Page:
In 2011, the fieldwork lasted from 3 to 28 October and it has been a new period of cooperation, on the basis of agreement between University of Warsaw and Parco Archeologico di Eloro e della Villa del Tellaro e delle Aree Archeologiche di Noto e dei Comuni Limitrofi. The excavations are led by dr Roksana Chowaniec and dr Lorenzo Guzzardi.
The excavations in 2012 has been possible thanks to the grant of National Science Centre (N N109 104940), directed by Dr Roksana Chowaniec, as well as private sponsors.
The first season of excavations based on earlier geophysical survey. First of all the area of site has been covered by an archaeological grid (divided into kilometres, hectares, area and 5 x 5 squares). Next, based on earlier geophysical survey, two trenches have been marked out and opened: trench no. I (20x5 m) and trench no. II (10x5 m).
The trench no. I has been situated in the central part of town, to the south of main road (plateia), partly discovered in the excavation in 70s of XX century, which passing from West to East. This place has been chosen on the basis of careful studying of geomagnetic maps, which suggest the existence of ancient structures and some anomalies correspond to the remains of stenopoi and insulae. In this area series of parallel linear anomalies aligned SE-NW also have been notice.
The trench no. II is located as well in the central part of town, however at the end of plateia. The location of trench in this place is connected with irregularity in the urban plan and streets grids in this part of the town. Here the main road sharply changed course, differs from the East-West axis and turns to NW. Some additional modifications in the urban plan were also visible in the layout of partly discovered buildings structures, which are different in that area than in eastern part of the town. Therefore we would like to investigate how and why it changed and in which functioning phase (Greek or Roman) of Akrai. Because Akrai as town is known just only from the public buildings (a theatre, buleuterion, fragments of agora and temple, part of plateia) till now, the excavations, started in both units in 2011, have to help to reconstruct the grid of city streets and buildings, as well as organization of town in the living area in particular phases of town evolution.
The first season of regular excavations gave many artefacts and few important information about archaeological structures in the Late Roman Period in Akrai. The superficial stratum in trench I has been strongly mixed, therefore found relics have been dated to different chronological periods. It could be observed a high intensity of clay finds: pottery, bricks, roof tiles (both tegulae and imbrices), lamps. The pottery has been represented by amphorae, tableware and kitchenware, e.g. from Greek black glaze pots, Thasian amphora from Hellenistic period, amphora type Dressel 20 dated to the first half of the 1st c. AD to the terra sigillata ARSW f. 59 dated to 320-420 AD. First of all however have been found: red and orange wares with the light slip (a percentage of all pottery finds: 30.9%), brown kitchen ware (17.1%), terra sigillata (7.2%), amphora type Dressel 1B (0.6%), light amphorae (3.3%), black glaze pots (9.2%) and red glaze pots (1.3%). (The pottery, discovered in 2011, was processed and identified by Marcina Matera from the Institute of Archaeology of the University of Warsaw).
Besides that numerous fragments of glass, mostly dated to the late Roman Period, metal artefacts (41 coins, belt buckles, pins, lumps of lead used in construction) and other artefacts (spindles of bone, fragment of marble vessel, etc.), have been found. The stratum has been filled with stones (also with broken stones and fragments of architectural decorations), especially at the area of are 65/sq. 1–2, where under that fall the remains of top part of wall number 2 have been discovered. Stratigraphically and structurally, this upper uncovered part of wall could be dated to the Late Roman Period, but surely with at least Middle Roman foundations. This construction passed from the NE to SW.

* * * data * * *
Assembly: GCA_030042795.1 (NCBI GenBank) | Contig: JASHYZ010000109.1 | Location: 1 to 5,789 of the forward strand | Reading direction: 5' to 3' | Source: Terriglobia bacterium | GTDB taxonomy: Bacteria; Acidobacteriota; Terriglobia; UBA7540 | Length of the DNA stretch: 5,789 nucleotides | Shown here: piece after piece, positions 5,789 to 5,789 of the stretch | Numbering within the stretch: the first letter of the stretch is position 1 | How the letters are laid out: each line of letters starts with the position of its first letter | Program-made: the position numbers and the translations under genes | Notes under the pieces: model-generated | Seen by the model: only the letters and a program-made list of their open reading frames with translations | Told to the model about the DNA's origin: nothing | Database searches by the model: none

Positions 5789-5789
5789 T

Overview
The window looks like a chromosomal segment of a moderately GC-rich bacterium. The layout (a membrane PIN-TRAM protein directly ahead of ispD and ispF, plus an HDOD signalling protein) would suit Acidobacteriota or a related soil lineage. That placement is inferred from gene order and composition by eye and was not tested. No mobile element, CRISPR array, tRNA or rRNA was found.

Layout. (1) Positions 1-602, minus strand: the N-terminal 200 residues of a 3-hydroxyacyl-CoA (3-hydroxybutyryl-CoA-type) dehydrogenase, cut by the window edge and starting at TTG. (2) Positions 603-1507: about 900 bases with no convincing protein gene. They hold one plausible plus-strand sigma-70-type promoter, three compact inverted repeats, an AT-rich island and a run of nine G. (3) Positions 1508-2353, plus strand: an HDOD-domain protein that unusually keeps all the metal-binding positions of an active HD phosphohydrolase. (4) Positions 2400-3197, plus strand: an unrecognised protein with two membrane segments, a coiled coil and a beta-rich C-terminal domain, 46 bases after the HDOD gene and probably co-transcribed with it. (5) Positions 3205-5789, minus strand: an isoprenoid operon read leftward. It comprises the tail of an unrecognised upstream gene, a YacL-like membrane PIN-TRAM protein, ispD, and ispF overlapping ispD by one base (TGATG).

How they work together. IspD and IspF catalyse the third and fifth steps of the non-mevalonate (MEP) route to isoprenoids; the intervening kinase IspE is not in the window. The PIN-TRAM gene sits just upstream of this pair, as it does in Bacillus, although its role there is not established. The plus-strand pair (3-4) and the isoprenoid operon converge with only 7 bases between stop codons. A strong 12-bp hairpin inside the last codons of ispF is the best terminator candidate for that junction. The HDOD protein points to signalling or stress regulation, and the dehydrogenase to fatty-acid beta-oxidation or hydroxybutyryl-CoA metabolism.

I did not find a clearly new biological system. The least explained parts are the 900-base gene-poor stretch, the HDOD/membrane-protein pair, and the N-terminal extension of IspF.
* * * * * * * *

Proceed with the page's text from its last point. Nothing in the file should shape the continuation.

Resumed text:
The next layer has been more homogeneous in clay finds (red and orange wares with the light slip – 25%; brown kitchen ware – 25%; terra sigillata – 20.8% and pink table ware – 12.5% and accumulations of amphorae), although were found also dissimilar fragments of pottery (black glaze pots – 4.2%), but also many fragments of bricks, roof tiles, lamps. During taking off the cluttered stones next stone wall (no. 3) has been uncovered This construction is perpendicular to wall no. 2 and probably would form the corner of the house building (?).
Among the most interesting finds in this layer could be mentioned two of them: an incensory (inv. no. AKI/3-189), coloured in white with red and yellow painted decoration and as well a fragment of terracotta with elements of triglyph, tenia and regula, which could be identified as a small altar.
The layers in trench II were completely various from the layers in unit I. Mainly the un-regularly accumulations of stones have been discovered. A few fragments of clay finds have been recorded there, mostly: pottery and some pieces of lamps. In layer no. 2 the pottery has been represented by red and orange wares with the light slip (16.6%), orange table ware (50%) and light table ware (33.3%). Among the remarkable finds in this trench are fragments of terracotta with stamped decoration in the form of circles and short slashes, as well as terracotta female figurine dressed in gown (dress?) and remains of veil, probably a chthonic deity. This stratum could be interpreted as secondary usage of previous constructions (probably Greek and Roman) in period dated to 4th–5th c. AD. This chronology could be also confirmed by 10 coins (all of the 12 in layer no. 2).
dr Roksana Chowaniec
Institute of Archaeology
University of Warsaw
Krakowskie Przedmiescie 26/28
PL 00-927 Warszawa
tel. +48 22 5522827
fax.+48 22 5522801